Tuesday, January 17, 2006

Time out

Change of scene
I’ve been on holiday for ten days, and before that, spent a week using the computer sparingly. I’m sitting writing this on a Mac, which is different for a start, looking out on a snowy landscape in a suburb near Geneva airport, where I’ll catch the ‘plane home in the morning. It’s been a time of catching up with old friends, and doing some cross-country ski-ing with Valdo, my Swiss pastor friend up in the Jura, in near perfect weather and snow conditions.

One of my adult confirmands of ten years ago in the time when I worked as a pastor in Geneva is going to be made Deacon this coming Summer, a cause of great delight to me. It’s a pity both the Bishops of the diocese do not ordain women, and will probably get an outsider in to ordain. Whether this is out of deference to the majority Catholic and Orthodox church communities, or personal conviction, I don’t know. It’s an extraordinary situation when all of the five candidates to be presented on this occasion are women. Maybe God is trying to tell them something.

Growth in the midst of decline
Church life thrives among Anglophone ex-patriates, not only in the ecumincal and international city of Geneva, but around the whole of Lac Léman. There have been Anglican churches in this areas for over 150 years, not to mention churches of other denominations, at least a dozen. Anglophone expatriates in the region number over 50,000. There’s something about being far from home that gets people thinking about their cultural and spiritual roots, and many of those who make the journey of faith show a hgh level of commitment.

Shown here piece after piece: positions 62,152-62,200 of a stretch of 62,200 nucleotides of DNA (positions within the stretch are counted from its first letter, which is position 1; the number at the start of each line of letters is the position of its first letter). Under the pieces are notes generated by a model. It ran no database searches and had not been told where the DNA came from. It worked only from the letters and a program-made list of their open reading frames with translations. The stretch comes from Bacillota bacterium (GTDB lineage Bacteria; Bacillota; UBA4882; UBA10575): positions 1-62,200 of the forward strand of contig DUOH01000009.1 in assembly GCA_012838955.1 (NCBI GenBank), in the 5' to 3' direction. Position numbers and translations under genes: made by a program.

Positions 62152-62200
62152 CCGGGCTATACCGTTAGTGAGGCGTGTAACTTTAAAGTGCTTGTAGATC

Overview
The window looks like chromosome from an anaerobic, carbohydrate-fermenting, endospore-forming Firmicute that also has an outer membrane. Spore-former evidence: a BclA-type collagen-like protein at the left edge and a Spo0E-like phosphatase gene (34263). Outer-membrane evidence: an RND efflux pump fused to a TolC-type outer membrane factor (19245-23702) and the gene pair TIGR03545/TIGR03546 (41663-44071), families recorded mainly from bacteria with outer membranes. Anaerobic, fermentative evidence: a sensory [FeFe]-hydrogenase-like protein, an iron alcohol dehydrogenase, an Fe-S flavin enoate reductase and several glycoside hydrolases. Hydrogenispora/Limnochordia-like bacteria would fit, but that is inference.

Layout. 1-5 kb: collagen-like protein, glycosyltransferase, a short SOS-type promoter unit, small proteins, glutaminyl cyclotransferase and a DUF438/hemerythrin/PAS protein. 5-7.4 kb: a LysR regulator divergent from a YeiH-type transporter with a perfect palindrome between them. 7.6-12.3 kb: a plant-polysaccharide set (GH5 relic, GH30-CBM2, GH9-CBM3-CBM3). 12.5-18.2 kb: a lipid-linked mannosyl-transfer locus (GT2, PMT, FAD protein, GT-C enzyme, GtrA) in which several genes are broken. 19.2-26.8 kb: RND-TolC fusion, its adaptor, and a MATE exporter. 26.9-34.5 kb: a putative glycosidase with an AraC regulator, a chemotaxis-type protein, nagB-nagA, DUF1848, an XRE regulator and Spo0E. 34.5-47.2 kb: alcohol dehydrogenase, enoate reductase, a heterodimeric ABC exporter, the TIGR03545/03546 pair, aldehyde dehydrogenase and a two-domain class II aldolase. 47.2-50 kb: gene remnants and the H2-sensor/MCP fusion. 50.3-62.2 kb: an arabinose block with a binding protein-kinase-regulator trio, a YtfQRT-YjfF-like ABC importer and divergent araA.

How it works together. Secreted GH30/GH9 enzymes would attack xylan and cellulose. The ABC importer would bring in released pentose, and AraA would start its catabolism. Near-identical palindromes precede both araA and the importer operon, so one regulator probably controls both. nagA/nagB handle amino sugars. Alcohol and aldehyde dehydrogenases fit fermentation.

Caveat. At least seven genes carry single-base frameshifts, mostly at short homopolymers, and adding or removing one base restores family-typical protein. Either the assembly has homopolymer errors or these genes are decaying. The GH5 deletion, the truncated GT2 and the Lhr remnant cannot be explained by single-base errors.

A small church plant before my time in the countryside village protestant church of Gingins 25 miles from Geneva has now grown into a self supporting congregation with its own priest, and has itself spawned a new church plant in a French reformed church over the border in neighbouring Divonne-les-Bains.
At the same time, the Vaudois Protestant Church is struggling with tiny congregations, budget crises and reduction of pastors. Church closures are being contemplated, a terrible blow for these agricultural communities, invaded by large numbers of foreigners working for international organisations and businesses.
My friend Valdo has four agricultural villages with churches in his country pastorate, and works alone. In many town churches, regular congregations are 20 or less, except for big weddings and funerals. It’s very similar to the situation we are facing in Britain, except that in protestant Europe it’s been like this for decades. Decline towards virtual extinction has taken place slowly, because in many regions the churches receive some state finance. This is now dwindling, and churches are increasingly obliged to move towards self funding, and are not succeeding. Just like us. Across Europe Christian communities are wondering what the future holds – apart from the flourishing expatriate congregations.

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